het paard zet meer kracht zodat er lucht in de maag terecht komt. gezien een paaard niet kan boeren (neej dat kan ie helaas niet ) zit ie met lucht in de maag. daarom eten de meeste zware luchtzuigers slecht en ze kunnen koliek krijgen. .
Gaan we weer: luchtzuigers slikken de lucht niet in. Dit hebben veel mensen (incluis veeartsen) jarenlang gedacht, maar recent onderzoek (universitair) heeft aangetoond dat dit niet zo is. De lucht komt niet in de maag terecht, maar wordt gewoon weer uitgeademd...
Ik kopieer hier een deel van het gepubliceerde artikel.
This research was undertaken at the department of clinical veterinary science in 1995 at the University of Bristol in the United Kingdom (UK) and reported in a special supplement to the Equine Veterinary Journal published by the British Equine Veterinary Association.
Reporting on the research was J.G. Lane, BVetMed, FRCVS. "It has widely been stated," Lane wrote, "that horses which exhibit either of these abnormal behavioral patterns (cribbing and wind-sucking) swallow air (aerophagia), and it is also believed that the introduction of large quantities of air into the digestive tract predisposes horses which crib-bite to colic and/or poor bodily condition.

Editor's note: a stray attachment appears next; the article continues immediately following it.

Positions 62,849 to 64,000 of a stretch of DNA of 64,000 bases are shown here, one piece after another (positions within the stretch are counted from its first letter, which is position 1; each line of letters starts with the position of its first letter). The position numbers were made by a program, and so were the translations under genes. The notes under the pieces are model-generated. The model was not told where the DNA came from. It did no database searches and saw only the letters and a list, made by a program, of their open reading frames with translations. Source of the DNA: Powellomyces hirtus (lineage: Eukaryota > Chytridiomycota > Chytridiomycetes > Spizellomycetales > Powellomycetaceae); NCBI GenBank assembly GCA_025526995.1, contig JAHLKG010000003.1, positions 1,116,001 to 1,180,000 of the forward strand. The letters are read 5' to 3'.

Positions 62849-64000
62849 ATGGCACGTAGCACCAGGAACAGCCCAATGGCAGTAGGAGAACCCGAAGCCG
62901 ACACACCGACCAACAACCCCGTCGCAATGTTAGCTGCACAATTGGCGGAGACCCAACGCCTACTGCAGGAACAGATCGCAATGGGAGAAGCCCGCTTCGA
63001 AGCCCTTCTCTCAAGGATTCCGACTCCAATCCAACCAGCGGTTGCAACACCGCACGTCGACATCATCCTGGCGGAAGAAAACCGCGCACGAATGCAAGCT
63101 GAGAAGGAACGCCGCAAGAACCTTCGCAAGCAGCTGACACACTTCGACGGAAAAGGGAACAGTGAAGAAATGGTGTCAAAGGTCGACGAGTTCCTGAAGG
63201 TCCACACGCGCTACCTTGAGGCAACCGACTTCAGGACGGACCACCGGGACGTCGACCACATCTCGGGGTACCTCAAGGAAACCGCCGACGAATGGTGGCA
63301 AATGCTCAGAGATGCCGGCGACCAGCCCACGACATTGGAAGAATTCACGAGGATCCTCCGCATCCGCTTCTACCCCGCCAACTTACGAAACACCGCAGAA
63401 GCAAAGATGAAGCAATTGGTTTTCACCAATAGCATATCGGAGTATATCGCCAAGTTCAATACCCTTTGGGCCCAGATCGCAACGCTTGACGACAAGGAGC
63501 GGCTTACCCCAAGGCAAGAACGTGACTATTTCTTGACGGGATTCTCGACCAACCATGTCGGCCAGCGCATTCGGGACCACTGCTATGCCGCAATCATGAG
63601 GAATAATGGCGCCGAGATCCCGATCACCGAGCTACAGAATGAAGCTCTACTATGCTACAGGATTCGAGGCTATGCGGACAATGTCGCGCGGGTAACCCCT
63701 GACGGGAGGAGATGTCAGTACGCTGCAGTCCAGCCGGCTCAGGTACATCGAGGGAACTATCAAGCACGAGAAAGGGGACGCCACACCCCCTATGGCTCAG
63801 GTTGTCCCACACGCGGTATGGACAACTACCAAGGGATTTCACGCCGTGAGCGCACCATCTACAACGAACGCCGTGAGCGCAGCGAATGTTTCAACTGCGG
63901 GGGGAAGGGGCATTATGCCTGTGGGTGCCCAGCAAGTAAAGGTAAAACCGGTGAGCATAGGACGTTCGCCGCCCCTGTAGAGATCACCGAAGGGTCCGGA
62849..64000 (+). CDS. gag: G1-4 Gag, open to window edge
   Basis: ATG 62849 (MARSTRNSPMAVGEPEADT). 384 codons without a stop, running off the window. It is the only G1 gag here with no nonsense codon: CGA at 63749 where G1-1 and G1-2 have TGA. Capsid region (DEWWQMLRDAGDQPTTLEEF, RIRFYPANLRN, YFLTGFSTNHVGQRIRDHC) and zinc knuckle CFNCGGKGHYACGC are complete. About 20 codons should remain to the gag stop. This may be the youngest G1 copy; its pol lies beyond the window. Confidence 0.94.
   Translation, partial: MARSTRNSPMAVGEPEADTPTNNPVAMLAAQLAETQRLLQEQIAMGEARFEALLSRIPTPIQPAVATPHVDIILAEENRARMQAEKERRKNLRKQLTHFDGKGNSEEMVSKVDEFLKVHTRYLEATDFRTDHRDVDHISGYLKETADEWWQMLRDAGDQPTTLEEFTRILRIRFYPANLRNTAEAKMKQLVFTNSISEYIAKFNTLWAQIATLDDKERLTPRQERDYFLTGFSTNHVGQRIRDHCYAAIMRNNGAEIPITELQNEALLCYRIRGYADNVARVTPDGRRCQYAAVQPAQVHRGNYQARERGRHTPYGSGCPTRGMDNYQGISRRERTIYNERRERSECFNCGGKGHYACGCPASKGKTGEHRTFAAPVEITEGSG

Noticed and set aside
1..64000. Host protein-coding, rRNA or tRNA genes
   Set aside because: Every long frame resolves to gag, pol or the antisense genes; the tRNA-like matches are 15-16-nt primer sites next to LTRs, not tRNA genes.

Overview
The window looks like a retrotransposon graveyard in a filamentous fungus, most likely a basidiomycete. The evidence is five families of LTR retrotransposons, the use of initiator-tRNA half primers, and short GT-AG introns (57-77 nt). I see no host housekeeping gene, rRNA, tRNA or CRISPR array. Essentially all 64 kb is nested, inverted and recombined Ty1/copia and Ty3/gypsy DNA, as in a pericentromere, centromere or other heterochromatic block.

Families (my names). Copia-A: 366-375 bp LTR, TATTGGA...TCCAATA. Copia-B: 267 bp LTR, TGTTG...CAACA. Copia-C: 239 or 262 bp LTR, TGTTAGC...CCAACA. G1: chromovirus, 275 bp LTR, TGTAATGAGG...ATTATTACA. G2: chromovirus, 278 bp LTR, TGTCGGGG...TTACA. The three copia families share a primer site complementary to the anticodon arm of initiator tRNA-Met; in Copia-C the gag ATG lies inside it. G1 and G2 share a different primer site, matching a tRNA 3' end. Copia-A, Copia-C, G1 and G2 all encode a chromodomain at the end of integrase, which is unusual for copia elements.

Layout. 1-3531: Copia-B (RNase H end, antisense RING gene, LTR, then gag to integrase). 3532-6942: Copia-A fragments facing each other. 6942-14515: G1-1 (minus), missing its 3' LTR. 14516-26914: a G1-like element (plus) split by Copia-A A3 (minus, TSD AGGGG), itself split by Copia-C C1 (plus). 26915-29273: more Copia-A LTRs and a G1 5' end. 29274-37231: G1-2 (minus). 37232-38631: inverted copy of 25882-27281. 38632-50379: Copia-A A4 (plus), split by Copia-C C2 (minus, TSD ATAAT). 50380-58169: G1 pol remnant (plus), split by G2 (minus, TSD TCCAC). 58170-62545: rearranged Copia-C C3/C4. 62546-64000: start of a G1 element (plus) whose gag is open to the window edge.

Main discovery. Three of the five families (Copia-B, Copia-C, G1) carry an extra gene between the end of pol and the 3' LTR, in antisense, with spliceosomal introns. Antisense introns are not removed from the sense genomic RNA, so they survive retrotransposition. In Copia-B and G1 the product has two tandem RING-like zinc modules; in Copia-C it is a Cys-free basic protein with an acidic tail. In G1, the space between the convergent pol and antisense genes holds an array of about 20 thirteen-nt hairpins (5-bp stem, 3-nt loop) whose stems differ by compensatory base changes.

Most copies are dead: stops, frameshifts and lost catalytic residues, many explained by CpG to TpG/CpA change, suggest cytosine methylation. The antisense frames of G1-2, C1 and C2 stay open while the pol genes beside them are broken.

"The purpose of this presentation is to report the results of endoscopic and fluoroscopic studies of the pharyngeal structure of horses during the act of crib-biting/windsucking," he continued. "The major conclusion has been that deglutition (swallowing) does not occur as part of the stereotype and that 'aerophagia' is an inappropriate synonym for this stereotype." (A fluoroscope is an instrument used to observe an internal structure within the body by means of real-time X rays.)
The study involved horses which were known cribbers. The horses stood in stocks for both stages of the investigation and a wooden bar covered with coconut matting was placed at the front of the stocks to provide an inducement to crib.
Videotape recordings were used so that there could be a slow motion analysis of both endoscopic and fluoroscopic images. When the researchers analyzed the data, they were able to follow the sequence of events that occur during cribbing from beginning to end. Researchers' conclusions included the following:
Swallowing air is not a feature of cribbing/wind-sucking. The events recorded during the stereotypic sequences did not remotely resemble swallowing.
The source of the characteristic noise associated with this oral stereotypy results from an inrush of air into the upper part of the esophagus.